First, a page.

In a screen for local communication, attendants in local communication with each other are displayed so that they face one another as shown in FIG. 93. In the figure, the chairman's electronic conference terminal 900f faces member's electronic conference terminal 900a.

FIG. 94 shows an example of screens viewed from another member's electronic conference terminal 900b when the chairman's electronic conference terminal 900f is communicating with member's electronic conference terminal 900a.

By doing this way, the theoretical distance between electronic conference terminals is obtained from the existing data in the attendant data base 972. Based on this, the order of seats of the users of electronic conference terminals 900a through 900g is determined. According to the order of seats, how the users of electronic conference terminals 900a through 900g are seated is displayed on the screen. Therefore, it is possible to create an atmosphere, using screen display, where it seems as if attendants were actually in conference, sitting around a table. For local communication between part of the electronic conference terminals, it is possible to determine whether or not local communication can be performed on the basis of the theoretical distance between electronic conference terminals related. Therefore, local communication is permitted only for electronic conference terminals close to each other, which allows the conference to progress under conditions close to reality. This frees the user from a sense of incongruity, making possible a smooth progress of the conference.

While in the fifth embodiment, global communication is distinguished from local communication on the basis of whether all the addressees are written in the addressee area 952a in the packet 952, a flag based on the distance between attendant may set in the packet 952 to distinguish global communication from local communication according the flag.

For secrecy of local communication, a flag indicating degree of secrecy may be set in the packet 952 to prevent even the chairman, for example, from referring to the contents of local communication.

While in the above embodiment, as shown in the example of FIG. 88, all the attendants can know the existence of the other attendants, the existence of attendants visible only to particular attendants may be defined. In this case, as shown in FIG. 95, electronic conference terminal 900a through 900g similar to those in FIG. 80 are connected to the transmission channel 950 via communication control node 960a through 960g. Another auxiliary transmission channel 955 is connected to the communication control nodes 960a. Electronic conference terminals 905a and 905b of witnesses are connected to the auxiliary transmission channel 955 via communication control nodes 965a and 965b to enable independent communication between the witnesses. The existence of electronic conference terminals 905a and 905b of the witnesses is unknown to the other electronic conference terminals 900b through 900g.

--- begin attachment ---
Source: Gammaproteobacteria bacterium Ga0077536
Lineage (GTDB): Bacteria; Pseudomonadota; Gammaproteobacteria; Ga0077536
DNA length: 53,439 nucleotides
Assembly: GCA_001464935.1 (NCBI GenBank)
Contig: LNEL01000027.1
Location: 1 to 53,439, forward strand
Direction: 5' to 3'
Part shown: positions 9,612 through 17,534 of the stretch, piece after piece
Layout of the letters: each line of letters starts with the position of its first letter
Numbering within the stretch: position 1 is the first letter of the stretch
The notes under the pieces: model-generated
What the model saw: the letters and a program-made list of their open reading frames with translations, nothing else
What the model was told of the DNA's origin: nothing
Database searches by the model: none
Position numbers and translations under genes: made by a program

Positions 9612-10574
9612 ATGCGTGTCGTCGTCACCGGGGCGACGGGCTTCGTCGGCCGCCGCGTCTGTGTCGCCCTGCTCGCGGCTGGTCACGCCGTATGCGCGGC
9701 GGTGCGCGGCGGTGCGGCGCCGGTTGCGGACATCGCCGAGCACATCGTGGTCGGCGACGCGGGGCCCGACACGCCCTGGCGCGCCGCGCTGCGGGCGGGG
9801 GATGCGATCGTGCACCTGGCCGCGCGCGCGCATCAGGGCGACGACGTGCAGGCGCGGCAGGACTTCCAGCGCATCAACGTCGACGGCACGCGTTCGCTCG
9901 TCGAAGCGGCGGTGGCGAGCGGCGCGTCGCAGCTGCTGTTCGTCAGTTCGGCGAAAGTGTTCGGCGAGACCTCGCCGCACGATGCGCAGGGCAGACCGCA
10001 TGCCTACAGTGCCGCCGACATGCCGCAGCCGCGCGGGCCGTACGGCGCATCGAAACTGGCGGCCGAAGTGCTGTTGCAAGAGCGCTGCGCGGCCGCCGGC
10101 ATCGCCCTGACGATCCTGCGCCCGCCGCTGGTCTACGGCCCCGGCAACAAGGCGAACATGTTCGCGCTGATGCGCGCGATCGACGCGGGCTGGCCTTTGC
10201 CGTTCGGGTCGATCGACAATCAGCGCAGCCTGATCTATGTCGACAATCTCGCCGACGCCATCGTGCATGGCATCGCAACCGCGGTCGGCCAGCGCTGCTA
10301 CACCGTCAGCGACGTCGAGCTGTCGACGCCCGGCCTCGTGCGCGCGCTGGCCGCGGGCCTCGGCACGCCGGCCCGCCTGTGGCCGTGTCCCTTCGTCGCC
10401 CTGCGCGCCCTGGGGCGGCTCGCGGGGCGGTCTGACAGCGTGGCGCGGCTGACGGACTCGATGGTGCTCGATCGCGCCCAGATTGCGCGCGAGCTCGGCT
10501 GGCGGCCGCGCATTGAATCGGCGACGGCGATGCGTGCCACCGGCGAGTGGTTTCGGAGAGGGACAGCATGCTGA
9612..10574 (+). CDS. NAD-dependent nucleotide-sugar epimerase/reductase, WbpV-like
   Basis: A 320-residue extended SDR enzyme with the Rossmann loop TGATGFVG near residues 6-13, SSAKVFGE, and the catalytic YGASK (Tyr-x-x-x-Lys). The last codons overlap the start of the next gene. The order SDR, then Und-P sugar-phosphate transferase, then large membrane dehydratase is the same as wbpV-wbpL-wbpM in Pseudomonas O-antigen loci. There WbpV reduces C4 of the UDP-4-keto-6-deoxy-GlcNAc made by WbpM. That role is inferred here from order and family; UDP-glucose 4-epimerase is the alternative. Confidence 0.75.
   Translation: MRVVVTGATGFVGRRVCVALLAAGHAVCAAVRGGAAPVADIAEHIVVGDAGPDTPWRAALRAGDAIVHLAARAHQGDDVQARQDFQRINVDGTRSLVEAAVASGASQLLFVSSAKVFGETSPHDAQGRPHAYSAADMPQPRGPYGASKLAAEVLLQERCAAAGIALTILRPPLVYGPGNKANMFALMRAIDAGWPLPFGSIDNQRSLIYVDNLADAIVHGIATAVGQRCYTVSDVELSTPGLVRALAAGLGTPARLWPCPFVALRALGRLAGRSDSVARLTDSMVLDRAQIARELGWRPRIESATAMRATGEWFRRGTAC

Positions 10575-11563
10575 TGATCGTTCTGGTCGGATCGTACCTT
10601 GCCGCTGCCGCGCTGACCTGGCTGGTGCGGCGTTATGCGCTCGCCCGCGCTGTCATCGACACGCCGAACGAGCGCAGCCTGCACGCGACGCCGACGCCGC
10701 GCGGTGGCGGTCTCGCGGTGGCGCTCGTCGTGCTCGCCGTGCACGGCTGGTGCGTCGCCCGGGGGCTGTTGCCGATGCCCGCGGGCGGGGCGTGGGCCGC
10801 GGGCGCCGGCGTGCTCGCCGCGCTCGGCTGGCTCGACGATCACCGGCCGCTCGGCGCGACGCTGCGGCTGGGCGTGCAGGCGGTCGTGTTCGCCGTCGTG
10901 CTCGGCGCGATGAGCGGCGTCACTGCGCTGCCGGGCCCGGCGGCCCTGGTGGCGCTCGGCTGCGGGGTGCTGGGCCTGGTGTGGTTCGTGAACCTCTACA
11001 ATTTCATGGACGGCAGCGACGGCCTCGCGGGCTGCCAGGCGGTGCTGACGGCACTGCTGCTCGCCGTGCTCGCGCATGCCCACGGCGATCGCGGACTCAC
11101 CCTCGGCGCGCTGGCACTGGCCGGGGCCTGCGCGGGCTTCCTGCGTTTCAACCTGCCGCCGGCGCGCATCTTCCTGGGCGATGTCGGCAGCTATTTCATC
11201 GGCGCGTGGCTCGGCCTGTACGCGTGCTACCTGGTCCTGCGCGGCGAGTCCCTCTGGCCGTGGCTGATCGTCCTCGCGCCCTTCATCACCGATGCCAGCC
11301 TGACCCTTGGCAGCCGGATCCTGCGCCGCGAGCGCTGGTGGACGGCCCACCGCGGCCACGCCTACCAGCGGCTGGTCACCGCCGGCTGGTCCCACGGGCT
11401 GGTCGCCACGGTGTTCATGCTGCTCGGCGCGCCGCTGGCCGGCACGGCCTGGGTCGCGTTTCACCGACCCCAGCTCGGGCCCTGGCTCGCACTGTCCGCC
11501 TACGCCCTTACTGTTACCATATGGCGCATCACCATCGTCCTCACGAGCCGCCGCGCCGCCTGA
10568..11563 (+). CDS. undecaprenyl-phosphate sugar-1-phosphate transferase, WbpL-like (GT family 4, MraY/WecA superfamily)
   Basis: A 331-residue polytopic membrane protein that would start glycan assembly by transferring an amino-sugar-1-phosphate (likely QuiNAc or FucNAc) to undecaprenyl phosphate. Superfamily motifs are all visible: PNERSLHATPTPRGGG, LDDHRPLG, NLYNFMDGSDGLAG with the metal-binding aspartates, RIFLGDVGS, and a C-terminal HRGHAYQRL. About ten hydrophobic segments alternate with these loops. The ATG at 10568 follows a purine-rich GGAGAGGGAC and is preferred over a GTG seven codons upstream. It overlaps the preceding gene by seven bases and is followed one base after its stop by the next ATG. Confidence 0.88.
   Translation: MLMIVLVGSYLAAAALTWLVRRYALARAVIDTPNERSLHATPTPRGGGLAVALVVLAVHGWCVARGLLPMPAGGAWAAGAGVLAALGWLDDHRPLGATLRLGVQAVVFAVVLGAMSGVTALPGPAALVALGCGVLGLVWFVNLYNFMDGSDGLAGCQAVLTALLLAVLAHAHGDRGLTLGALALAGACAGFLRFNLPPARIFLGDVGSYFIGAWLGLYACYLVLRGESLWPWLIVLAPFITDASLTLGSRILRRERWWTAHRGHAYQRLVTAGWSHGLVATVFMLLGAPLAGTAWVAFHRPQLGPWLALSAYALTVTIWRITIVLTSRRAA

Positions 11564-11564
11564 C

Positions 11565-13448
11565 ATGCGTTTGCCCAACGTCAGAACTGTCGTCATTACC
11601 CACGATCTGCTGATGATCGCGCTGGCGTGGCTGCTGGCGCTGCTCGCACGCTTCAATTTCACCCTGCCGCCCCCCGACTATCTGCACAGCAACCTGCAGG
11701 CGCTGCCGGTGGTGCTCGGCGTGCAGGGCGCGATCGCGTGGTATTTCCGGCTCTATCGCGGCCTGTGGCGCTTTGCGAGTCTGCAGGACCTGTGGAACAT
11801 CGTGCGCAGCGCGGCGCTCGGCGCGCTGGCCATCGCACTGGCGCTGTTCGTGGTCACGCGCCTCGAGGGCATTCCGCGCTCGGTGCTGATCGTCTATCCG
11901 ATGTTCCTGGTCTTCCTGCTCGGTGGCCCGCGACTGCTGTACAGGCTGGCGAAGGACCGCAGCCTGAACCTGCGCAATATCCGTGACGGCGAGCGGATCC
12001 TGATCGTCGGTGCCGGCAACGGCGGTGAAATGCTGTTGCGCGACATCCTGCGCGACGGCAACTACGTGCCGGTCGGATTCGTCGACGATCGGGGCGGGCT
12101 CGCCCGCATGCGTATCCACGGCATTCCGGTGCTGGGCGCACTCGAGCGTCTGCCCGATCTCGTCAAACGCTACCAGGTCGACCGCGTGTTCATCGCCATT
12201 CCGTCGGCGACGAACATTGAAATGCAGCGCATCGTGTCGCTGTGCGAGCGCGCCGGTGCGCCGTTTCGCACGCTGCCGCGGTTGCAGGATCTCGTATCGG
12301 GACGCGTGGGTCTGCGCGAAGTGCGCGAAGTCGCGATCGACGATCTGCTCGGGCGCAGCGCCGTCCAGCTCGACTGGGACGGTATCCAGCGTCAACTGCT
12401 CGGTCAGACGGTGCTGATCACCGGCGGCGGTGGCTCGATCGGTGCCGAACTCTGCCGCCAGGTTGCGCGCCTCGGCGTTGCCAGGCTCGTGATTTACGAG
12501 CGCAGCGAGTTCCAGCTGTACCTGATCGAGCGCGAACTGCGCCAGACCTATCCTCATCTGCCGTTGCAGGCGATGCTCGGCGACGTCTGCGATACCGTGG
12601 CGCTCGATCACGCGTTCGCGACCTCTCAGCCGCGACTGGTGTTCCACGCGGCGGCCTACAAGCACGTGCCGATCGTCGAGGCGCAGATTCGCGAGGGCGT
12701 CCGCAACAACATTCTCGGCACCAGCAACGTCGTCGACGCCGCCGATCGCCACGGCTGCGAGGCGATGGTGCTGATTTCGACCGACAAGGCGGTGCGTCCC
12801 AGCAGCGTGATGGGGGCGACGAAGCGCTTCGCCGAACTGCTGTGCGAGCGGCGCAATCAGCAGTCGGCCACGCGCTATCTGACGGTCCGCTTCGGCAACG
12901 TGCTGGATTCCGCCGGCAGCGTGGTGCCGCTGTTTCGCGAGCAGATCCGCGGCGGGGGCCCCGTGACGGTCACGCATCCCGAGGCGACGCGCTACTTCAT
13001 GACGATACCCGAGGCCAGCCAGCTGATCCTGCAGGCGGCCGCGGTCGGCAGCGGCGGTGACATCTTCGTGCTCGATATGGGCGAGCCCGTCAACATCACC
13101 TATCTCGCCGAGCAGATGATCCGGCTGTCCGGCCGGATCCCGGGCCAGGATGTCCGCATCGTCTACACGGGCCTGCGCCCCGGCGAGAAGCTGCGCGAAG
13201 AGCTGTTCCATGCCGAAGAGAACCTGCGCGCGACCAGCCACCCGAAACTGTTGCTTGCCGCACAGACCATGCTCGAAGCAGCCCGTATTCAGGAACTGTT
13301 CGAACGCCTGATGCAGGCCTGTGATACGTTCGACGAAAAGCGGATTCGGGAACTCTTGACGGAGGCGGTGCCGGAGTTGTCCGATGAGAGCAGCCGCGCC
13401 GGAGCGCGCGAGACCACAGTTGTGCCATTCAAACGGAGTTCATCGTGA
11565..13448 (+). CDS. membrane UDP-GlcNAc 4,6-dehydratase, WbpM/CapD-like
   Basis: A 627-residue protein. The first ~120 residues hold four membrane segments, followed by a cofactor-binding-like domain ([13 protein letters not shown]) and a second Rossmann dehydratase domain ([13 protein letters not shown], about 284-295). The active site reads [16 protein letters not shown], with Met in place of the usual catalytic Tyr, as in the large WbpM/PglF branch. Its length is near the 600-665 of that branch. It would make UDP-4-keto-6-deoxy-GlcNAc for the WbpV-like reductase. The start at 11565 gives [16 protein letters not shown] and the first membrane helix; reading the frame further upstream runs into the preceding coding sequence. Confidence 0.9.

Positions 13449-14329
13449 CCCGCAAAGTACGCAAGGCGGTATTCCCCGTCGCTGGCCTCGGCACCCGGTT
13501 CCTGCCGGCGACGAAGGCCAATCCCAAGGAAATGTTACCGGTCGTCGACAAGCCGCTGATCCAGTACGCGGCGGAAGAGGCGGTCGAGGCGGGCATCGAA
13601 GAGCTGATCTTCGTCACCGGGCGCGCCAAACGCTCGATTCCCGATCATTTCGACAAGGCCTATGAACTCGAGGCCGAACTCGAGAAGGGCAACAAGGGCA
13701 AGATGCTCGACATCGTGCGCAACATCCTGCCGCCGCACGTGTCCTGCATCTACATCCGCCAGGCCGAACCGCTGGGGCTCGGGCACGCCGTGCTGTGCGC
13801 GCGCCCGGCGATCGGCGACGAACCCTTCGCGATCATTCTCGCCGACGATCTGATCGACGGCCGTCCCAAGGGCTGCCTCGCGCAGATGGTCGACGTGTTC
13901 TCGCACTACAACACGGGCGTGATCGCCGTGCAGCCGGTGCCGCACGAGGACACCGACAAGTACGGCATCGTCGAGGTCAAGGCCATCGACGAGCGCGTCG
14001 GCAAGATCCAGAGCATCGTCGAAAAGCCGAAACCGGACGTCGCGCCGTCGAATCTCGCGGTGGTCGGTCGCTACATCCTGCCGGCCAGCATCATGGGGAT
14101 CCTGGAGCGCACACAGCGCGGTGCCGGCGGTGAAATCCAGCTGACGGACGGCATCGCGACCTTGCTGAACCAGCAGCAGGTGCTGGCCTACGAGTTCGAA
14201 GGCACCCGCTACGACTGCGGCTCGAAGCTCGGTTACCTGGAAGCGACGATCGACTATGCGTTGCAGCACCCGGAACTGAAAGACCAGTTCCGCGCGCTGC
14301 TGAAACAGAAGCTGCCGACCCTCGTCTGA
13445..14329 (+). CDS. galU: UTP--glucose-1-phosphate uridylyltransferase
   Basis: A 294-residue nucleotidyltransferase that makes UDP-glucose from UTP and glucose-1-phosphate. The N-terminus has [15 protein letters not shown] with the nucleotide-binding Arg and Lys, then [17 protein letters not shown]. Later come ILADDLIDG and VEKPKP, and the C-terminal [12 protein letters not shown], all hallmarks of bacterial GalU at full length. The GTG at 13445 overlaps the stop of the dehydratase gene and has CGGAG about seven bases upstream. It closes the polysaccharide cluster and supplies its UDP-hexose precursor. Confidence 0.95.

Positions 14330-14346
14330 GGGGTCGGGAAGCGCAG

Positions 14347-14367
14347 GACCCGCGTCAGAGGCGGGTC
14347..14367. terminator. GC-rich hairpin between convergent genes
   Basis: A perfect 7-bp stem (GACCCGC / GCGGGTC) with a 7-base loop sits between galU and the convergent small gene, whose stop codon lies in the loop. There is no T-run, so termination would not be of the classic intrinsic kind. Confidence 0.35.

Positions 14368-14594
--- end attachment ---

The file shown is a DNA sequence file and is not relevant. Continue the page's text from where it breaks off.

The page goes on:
When member's electronic conference terminal 900a has a question during global communication over the transmission channel 950, he can solve it through local communication with witness' electronic conference terminals 905a and 905b via the auxiliary transmission channel 955. These witness electronic conference terminals 905a and 905b may be allowed to participate in the conference in the capacity of member or witness in global communication.

While local communication is achieved over the transmission channel over which global communication also is carried out, local communication may be achieved by means of telephones or electronic mails using a different transmission channel.

Additional advantages and modifications will readily occur to those skilled in the art. Therefore, the present invention in its broader aspects is not limited to the specific details, representative devices, and illustrated examples shown and described herein. Accordingly, various modifications may be made without departing from the spirit or scope of the general inventive concept as defined by the appended claims and their equivalents.

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Clasificaciones
Clasificación de EE.UU.715/751, 715/839, 709/229, 709/203, 709/218, 707/999.01
Clasificación internacionalG06F1/00, H04L29/12, H04L29/06, H04L29/08
Clasificación cooperativaH04L67/36, H04L29/12009, H04L61/00, H04L63/20
Clasificación europeaH04L61/00, H04L63/20, H04L29/12A, H04L29/08N35
Eventos legales
FechaCódigoEventoDescripción
20 Oct 2009FPExpired due to failure to pay maintenance fee
Effective date: 20090902
2 Sep 2009LAPSLapse for failure to pay maintenance fees
9 Mar 2009REMIMaintenance fee reminder mailed
1 Feb 2005FPAYFee payment
Year of fee payment: 8
8 Feb 2001FPAYFee payment
Year of fee payment: 4